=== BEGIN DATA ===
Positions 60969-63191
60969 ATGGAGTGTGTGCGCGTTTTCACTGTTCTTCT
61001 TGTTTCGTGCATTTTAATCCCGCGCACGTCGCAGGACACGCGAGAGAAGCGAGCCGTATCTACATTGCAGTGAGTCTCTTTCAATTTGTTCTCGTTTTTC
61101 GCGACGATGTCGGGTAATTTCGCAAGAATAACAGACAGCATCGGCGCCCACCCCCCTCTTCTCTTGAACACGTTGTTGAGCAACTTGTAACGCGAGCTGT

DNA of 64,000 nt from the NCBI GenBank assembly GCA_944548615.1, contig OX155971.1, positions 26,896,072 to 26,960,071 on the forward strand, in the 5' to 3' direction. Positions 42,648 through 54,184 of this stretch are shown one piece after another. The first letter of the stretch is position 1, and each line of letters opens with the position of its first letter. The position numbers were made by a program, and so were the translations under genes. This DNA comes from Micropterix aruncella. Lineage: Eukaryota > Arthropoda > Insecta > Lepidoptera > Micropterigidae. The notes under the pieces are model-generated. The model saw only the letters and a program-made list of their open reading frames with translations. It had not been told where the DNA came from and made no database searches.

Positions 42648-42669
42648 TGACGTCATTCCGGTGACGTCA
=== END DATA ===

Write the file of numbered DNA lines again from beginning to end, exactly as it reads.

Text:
Positions 60969-63191
60969 ATGGAGTGTGTGCGCGTTTTCACTGTTCTTCT
61001 TGTTTCGTGCATTTTAATCCCGCGCACGTCGCAGGACACGCGAGAGAAGCGAGCCGTATCTACATTGCAGTGAGTCTCTTTCAATTTGTTCTCGTTTTTC
61101 GCGACGATGTCGGGTAATTTCGCAAGAATAACAGACAGCATCGGCGCCCACCCCCCTCTTCTCTTGAACACGTTGTTGAGCAACTTGTAACGCGAGCTGT

DNA of 64,000 nt from the NCBI GenBank assembly GCA_944548615.1, contig OX155971.1, positions 26,896,072 to 26,960,071 on the forward strand, in the 5' to 3' direction. Positions 42,648 through 54,184 of this stretch are shown one piece after another. The first letter of the stretch is position 1, and each line of letters opens with the position of its first letter. The position numbers were made by a program, and so were the translations under genes. This DNA comes from Micropterix aruncella. Lineage: Eukaryota > Arthropoda > Insecta > Lepidoptera > Micropterigidae. The notes under the pieces are model-generated. The model saw only the letters and a program-made list of their open reading frames with translations. It had not been told where the DNA came from and made no database searches.

Positions 42648-42669
42648 TGACGTCATTCCGGTGACGTCA